Many people do not know the terminology - the meanings - of hot lead, common, ground, etc. Dodgeman is right about the 'common' lead.
The common lead to many people means the wire that is attached to a common grounded bus that is inside the breaker box - the white wire. Do not connect the white common ground wire that comes from that breaker ground bus to the "commmon" terminal of the switch, because a switch must have all 'hot' wires attached to it that come from the black wire that comes from the power box.
A problem occurs when electricians use the white wire as a hot black wire and they don't tape or paint it black, you can't tell whether it is a hot wire or a common ground.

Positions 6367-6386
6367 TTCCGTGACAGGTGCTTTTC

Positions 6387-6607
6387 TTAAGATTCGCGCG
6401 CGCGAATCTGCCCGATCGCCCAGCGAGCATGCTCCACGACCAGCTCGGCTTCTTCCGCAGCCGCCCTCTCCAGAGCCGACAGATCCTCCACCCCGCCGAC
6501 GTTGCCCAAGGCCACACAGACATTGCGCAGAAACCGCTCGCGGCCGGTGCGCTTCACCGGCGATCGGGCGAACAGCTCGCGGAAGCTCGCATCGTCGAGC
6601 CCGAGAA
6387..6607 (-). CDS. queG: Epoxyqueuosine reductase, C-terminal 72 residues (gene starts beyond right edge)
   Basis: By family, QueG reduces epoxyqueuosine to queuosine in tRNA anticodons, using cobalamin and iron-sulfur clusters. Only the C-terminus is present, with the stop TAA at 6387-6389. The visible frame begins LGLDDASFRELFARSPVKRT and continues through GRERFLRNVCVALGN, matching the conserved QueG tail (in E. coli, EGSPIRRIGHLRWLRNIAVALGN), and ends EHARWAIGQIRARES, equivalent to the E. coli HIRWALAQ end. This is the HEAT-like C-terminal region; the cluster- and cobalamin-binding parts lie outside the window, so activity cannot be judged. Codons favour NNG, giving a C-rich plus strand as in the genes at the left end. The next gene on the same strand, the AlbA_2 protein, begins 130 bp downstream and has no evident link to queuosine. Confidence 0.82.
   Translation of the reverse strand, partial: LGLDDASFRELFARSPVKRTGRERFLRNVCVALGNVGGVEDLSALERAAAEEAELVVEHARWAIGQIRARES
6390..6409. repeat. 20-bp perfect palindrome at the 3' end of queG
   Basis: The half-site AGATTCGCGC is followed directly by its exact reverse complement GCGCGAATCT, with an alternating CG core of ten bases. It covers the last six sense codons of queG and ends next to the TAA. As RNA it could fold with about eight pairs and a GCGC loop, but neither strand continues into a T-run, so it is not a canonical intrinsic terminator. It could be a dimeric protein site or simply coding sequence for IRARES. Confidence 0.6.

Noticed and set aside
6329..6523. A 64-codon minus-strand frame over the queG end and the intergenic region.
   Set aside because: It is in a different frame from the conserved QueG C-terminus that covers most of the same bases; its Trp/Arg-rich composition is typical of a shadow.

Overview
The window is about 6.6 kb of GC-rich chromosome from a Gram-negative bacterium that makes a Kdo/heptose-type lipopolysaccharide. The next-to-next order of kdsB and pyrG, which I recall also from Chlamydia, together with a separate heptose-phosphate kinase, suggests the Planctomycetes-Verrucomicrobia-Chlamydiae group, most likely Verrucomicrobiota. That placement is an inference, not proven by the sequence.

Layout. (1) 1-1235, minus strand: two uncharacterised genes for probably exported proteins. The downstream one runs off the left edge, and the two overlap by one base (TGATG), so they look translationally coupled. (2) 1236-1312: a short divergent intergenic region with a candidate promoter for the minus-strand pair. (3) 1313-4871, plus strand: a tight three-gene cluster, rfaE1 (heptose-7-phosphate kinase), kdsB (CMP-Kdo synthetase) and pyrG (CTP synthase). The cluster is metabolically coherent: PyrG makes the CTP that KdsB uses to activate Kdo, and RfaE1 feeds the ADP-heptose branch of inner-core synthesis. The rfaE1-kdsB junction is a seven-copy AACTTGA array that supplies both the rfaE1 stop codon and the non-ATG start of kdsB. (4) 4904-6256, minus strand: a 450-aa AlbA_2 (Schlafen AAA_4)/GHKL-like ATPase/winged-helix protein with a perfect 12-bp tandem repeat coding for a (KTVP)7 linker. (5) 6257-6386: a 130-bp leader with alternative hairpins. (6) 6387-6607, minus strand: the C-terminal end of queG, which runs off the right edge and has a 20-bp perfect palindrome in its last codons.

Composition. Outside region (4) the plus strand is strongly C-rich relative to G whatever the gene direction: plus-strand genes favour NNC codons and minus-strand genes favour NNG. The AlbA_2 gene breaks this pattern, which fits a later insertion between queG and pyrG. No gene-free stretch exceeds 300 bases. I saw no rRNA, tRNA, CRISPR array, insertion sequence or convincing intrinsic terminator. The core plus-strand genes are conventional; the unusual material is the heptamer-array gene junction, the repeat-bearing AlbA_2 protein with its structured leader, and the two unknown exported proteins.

There are three basic wiring diagrams for 3-way switches: 1. fixture after switches 2. fixture between switches and 3. fixture before switches They are wired in different ways. And more using 4-way switches. Many of these use the white wires as hot black wires (and red wires.)
Use a voltage meter to check which wires are hot. If you are unsure of what you might be doing, you might take the safety of a professional electrician. You might luck out, and then again -